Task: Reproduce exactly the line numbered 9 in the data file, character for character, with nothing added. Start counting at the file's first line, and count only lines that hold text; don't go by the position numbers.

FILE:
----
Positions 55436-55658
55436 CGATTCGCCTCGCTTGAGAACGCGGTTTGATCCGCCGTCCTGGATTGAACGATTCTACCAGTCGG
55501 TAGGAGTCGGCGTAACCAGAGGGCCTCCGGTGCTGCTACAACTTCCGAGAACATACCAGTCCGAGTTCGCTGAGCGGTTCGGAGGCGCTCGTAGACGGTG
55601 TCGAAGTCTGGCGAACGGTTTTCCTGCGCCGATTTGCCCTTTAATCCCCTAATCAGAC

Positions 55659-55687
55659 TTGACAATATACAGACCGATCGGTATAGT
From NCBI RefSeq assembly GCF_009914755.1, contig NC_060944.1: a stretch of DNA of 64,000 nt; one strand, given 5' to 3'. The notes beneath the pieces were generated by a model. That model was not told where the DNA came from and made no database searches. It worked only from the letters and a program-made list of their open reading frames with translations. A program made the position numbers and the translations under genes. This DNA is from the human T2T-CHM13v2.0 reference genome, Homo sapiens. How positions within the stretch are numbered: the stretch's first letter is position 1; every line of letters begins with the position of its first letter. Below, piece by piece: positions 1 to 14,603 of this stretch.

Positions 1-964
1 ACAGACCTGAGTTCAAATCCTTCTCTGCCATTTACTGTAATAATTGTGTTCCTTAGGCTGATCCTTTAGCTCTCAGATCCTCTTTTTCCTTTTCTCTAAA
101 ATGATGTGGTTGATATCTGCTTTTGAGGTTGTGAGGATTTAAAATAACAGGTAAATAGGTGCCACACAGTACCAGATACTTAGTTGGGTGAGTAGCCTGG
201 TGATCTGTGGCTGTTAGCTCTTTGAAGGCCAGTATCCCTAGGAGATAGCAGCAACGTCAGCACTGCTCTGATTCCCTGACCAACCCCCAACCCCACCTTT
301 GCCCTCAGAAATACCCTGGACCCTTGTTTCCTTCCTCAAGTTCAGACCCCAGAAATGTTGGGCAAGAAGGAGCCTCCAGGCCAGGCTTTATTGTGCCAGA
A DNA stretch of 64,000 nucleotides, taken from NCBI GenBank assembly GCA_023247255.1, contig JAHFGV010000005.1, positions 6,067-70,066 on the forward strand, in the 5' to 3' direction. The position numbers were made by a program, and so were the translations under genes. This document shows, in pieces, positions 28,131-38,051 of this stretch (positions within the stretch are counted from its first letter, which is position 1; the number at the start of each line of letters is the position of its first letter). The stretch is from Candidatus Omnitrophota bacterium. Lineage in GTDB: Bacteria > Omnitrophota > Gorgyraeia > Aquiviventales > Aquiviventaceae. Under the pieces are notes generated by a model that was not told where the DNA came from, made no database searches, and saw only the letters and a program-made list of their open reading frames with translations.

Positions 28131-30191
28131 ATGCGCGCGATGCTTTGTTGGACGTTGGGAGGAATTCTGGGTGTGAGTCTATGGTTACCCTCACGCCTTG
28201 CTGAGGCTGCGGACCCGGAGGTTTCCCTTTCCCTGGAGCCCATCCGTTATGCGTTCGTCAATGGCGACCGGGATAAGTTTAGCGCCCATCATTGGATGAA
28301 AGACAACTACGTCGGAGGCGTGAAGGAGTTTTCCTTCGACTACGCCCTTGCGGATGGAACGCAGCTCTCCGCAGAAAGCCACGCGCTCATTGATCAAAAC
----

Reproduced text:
1 ACAGACCTGAGTTCAAATCCTTCTCTGCCATTTACTGTAATAATTGTGTTCCTTAGGCTGATCCTTTAGCTCTCAGATCCTCTTTTTCCTTTTCTCTAAA